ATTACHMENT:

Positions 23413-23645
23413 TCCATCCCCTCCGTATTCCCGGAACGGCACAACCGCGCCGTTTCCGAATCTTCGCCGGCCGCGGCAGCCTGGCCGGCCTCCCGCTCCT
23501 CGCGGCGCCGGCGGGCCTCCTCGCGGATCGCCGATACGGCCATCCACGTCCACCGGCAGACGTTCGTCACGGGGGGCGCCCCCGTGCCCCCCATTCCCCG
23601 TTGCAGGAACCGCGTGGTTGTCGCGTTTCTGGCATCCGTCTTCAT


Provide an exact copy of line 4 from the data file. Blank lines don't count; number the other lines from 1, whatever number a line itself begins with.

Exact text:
23601 TTGCAGGAACCGCGTGGTTGTCGCGTTTCTGGCATCCGTCTTCAT